SF talk the talk but can't walk the walk
The Parades Commission delivered a damning verdict on the republican demonstration planned for Castlederg in Co Tyrone. It said the demonstration would have had a damaging effect on community relations in the town if it had gone ahead as planned. Of course, that opinion will come as no surprise to anyone, least of all Sinn Fein who organised the event. How could a parade held to honour dead IRA men have any other effect in a divided community?
The Commission had no alternative but to impose restrictions on the proposed march which provoked the anticipated response from Sinn Fein. Indeed, if one closed one's eyes, it was like listening to Orange Order leaders when one of their parades is re-routed. There were the same false arguments and claims that political beliefs and culture were not being respected. Republicans, like the Orange Order, like to portray themselves as victims of a heartless bureaucracy when it suits them.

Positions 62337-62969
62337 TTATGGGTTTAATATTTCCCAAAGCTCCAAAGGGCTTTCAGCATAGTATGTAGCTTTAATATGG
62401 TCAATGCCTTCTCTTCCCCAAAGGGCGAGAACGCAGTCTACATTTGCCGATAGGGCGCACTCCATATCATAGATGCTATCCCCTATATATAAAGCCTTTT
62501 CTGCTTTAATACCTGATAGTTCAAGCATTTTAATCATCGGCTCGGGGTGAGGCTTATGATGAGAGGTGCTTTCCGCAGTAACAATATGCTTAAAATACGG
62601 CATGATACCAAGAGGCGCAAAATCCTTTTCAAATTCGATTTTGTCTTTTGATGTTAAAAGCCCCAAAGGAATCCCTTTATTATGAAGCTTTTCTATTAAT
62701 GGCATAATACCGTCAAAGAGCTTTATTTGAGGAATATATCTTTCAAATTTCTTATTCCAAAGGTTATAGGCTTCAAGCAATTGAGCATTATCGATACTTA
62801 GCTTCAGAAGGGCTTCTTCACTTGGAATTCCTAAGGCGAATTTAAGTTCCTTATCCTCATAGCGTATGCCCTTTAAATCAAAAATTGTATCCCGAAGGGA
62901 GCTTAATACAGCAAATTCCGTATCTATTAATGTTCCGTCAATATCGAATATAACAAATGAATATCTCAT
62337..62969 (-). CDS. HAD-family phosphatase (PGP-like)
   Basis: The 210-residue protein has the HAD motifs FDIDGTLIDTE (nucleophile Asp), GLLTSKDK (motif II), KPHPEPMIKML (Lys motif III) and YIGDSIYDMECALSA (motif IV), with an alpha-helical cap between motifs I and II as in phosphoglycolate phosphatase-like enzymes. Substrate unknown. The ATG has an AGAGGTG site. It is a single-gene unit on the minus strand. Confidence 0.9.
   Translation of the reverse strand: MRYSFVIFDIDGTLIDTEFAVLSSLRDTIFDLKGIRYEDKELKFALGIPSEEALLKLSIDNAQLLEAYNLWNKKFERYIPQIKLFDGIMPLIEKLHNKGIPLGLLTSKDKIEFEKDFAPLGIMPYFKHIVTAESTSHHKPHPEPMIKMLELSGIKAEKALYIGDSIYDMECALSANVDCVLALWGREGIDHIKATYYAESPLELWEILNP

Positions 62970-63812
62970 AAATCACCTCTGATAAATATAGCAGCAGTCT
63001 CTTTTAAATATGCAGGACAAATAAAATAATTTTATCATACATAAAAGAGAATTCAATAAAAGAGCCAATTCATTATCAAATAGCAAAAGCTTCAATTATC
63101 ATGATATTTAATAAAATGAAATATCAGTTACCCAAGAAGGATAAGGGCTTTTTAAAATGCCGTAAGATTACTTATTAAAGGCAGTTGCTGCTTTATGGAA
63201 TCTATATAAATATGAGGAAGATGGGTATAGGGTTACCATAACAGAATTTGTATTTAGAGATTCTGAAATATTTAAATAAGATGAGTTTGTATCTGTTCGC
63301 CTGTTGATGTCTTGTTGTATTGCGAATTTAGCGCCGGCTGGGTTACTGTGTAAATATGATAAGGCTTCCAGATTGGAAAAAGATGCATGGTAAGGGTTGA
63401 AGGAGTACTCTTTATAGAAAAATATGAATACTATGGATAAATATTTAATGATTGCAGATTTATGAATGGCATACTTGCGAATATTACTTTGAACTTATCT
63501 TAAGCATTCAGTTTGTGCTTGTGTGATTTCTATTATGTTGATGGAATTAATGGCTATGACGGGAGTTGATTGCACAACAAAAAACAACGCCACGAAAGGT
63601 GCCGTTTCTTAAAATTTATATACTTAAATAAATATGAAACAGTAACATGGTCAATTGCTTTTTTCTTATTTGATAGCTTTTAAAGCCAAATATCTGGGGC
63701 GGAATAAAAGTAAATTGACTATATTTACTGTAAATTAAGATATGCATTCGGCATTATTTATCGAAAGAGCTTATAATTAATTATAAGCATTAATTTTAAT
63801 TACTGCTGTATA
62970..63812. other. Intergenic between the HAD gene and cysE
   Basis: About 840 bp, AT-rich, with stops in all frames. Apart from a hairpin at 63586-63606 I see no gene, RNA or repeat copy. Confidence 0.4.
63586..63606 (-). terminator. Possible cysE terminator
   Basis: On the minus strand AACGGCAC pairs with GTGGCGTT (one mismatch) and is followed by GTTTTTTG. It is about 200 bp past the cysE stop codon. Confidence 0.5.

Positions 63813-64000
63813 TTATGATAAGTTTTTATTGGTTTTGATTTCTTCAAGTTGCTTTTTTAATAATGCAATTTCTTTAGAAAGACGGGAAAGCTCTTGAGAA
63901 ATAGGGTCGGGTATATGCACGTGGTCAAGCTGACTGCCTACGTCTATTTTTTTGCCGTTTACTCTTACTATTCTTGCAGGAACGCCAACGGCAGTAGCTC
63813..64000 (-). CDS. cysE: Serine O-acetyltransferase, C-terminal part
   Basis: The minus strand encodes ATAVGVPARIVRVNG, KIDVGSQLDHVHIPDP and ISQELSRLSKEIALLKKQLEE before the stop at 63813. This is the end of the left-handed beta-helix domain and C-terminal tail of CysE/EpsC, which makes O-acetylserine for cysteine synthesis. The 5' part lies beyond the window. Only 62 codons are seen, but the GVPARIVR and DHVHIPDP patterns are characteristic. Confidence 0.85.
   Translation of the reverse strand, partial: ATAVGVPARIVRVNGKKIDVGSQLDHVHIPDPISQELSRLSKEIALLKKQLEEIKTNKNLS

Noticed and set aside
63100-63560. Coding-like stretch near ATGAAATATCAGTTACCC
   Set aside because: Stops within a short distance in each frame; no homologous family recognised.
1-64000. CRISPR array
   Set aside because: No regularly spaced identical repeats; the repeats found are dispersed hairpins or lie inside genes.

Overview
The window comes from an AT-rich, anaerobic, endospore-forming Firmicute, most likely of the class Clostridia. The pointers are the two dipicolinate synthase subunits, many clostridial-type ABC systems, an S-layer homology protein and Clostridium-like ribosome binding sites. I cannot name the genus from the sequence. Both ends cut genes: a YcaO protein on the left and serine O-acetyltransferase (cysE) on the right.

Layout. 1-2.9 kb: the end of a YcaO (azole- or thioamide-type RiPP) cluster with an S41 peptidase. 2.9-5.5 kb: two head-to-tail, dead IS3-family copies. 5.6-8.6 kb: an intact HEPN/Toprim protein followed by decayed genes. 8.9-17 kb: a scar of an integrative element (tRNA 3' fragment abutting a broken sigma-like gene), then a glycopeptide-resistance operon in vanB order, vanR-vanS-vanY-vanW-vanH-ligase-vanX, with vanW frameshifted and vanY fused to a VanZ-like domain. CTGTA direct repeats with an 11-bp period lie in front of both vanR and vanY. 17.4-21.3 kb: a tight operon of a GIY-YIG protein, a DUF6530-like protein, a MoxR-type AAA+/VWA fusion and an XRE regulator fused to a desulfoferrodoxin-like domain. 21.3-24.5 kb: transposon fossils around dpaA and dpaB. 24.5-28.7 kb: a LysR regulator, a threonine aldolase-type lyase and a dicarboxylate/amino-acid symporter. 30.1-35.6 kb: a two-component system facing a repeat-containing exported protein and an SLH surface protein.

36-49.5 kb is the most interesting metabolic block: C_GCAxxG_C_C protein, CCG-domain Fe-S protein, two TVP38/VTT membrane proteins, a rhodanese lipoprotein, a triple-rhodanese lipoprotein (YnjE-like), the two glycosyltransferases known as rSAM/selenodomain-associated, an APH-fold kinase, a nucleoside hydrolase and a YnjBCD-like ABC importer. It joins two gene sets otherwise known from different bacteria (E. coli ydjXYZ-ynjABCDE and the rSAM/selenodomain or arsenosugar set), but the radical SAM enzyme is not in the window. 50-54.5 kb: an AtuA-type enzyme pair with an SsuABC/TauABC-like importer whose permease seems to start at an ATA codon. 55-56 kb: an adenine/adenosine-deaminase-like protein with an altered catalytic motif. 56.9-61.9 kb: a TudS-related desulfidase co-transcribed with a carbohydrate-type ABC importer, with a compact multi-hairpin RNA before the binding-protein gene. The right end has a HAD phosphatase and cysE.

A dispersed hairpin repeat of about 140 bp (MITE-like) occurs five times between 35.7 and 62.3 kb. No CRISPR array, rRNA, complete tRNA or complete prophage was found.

It is all nonsense of course. No organisation has an absolute right to march anywhere and certainly not while leaving a poisonous atmosphere in its wake. The republican parade will pass the spots where two members of the security forces were killed by the IRA near the town. Is that a goodwill gesture or a community-building exercise? Surely a shared future should mean all sides trying to accommodate each other, not engage in provocation.
Sinn Fein has made much of its calls for a shared future and respecting shared spaces. But it fooled no one with its last minute parade re-routing in Castlederg which even the Parades Commission did not accept as sufficient. The party can hardly put itself forward as occupying the high moral ground on parading after this blatant exercise in coat-trailing. This is another example of the continuing necessity for a body like the Parades Commission. If politicians, community leaders and parade organisers cannot work out on-the-ground compromises, then someone else has to do it.